A 4-month-old female infant was admitted to the hospital for treatment of cellulitis. She also had a history of a positive newborn screen for hypothyroidism, for which she received treatment with thyroid hormone. Initial physical examination revealed a body weight below the 3rd percentile, mild tachypnea, subcostal retractions, bilateral basal lung crackles and hypoxemia. She also demonstrated mild hypotonia and gross motor delay.
Pediatric pulmonology was consulted. The patient’s initial chest radiograph and high-resolution computed tomography (HRCT) scan of the chest were normal. Nevertheless, because of the history of thyroid, brain and lung disease, an NKX2-1 gene analysis was performed. One of the two alleles showed an intronic variant that had not previously been reported. The baby was discharged home on oxygen supplementation by nasal cannula.
Over the next two years, the child suffered two episodes of respiratory failure following viral infections. By 22 months of age, the child had severe failure-to-thrive. Respiratory rate was 70/min on 2 L/min supplemental oxygen. Oxyhemoglobin saturation on room air was 82 percent. Lung exam showed severe retractions and diffuse crackles especially at the lung bases. A repeat HRCT scan showed diffuse, bilateral mixed ground-glass and ill-defined nodular opacities scattered throughout both lungs.
Treatment was begun with triple anti-inflammatory therapy consisting of prednisolone, azithromycin and hydroxychloroquine. Two months later, the child showed significant improvements in growth, respiratory rate and lung exam. By one year after initiating therapy, the child was weaned to 1 L/min supplemental oxygen, her oxyhemoglobin saturation improved to 90 percent on room air, and she did not require further hospitalization.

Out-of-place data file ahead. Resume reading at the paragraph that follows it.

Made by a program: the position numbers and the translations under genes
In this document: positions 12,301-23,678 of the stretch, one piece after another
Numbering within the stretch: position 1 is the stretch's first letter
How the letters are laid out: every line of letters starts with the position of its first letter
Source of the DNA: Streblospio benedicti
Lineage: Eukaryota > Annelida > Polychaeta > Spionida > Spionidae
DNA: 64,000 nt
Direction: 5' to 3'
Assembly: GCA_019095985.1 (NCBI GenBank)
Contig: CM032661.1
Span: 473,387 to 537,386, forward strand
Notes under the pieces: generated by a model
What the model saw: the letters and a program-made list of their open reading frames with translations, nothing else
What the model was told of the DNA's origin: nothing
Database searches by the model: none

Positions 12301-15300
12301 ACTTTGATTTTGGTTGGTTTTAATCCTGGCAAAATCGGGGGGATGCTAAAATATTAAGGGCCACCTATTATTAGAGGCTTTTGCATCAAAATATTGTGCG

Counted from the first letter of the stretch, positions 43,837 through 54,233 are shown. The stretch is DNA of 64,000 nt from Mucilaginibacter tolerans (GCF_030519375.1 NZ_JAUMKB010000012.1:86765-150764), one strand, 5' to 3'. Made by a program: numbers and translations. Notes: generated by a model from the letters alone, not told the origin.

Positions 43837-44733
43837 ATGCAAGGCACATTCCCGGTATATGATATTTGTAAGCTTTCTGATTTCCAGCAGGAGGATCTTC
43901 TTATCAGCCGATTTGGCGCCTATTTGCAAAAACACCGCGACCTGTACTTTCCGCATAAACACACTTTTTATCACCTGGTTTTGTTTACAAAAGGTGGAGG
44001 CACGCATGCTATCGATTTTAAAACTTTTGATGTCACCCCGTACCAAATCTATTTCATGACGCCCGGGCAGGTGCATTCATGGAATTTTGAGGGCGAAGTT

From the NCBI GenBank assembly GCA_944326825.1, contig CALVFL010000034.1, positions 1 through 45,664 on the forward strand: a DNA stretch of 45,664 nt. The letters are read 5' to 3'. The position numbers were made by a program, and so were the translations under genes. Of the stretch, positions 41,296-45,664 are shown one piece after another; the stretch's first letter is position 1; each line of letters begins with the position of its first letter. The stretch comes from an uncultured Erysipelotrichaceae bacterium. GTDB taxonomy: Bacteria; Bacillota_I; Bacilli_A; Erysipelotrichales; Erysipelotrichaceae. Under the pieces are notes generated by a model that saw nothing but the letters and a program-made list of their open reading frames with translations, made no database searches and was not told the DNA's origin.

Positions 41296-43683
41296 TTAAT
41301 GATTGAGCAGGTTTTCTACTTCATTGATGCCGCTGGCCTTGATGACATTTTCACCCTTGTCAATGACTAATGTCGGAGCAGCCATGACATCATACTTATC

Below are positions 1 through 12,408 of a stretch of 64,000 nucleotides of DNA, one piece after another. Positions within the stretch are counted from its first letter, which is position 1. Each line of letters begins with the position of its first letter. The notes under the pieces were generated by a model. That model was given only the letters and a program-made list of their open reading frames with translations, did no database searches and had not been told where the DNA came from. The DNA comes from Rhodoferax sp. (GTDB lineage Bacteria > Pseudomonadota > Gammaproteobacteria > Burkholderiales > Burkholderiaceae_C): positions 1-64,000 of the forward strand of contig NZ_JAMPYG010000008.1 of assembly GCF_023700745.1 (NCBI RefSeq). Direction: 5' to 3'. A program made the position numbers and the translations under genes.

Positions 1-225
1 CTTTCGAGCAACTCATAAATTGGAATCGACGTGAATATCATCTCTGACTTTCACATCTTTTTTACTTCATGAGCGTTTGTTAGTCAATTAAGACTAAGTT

Respirations were 42/min and comfortable. Lung exam showed no retractions and only sparse crackles at the bases. The prednisolone was progressively weaned to every other day therapy. Ophthalmology examination was normal and there was no hematologic, hepatic or renal toxicity.
Review of the family history revealed three additional family members with thyroid, brain or lung disease. A younger sister was born with congenital hypothyroidism, and during the first year of life she developed two pneumonias requiring hospitalization and oxygen therapy. Mother also had a history of neonatal lung disease, gait ataxia and tremors, and maternal aunt had hypothyroidism. Genetic testing of these three individuals demonstrated the same NKX2-1 variant as the older sister, substantiating the pathogenic nature of this genetic variant.
The NKX2-1 gene encodes thyroid transcription factor 1, a transcription factor required for the expression of surfactant proteins A, B, and C, as well as ABCA3, a lipid transporter involved in pulmonary surfactant biogenesis. Mutations in NKX2-1 have been linked to the development of pulmonary disease (neonatal respiratory distress syndrome or children’s interstitial lung disease), thyroid dysfunction (hypothyroidism), and neurologic abnormalities (typically benign hereditary chorea).
The University of Michigan C.S. Mott Children’s Hospital is one of a small number of centers participating in the Children’s Interstitial Lung Disease (ChILD) research network.
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Originally posted January 2016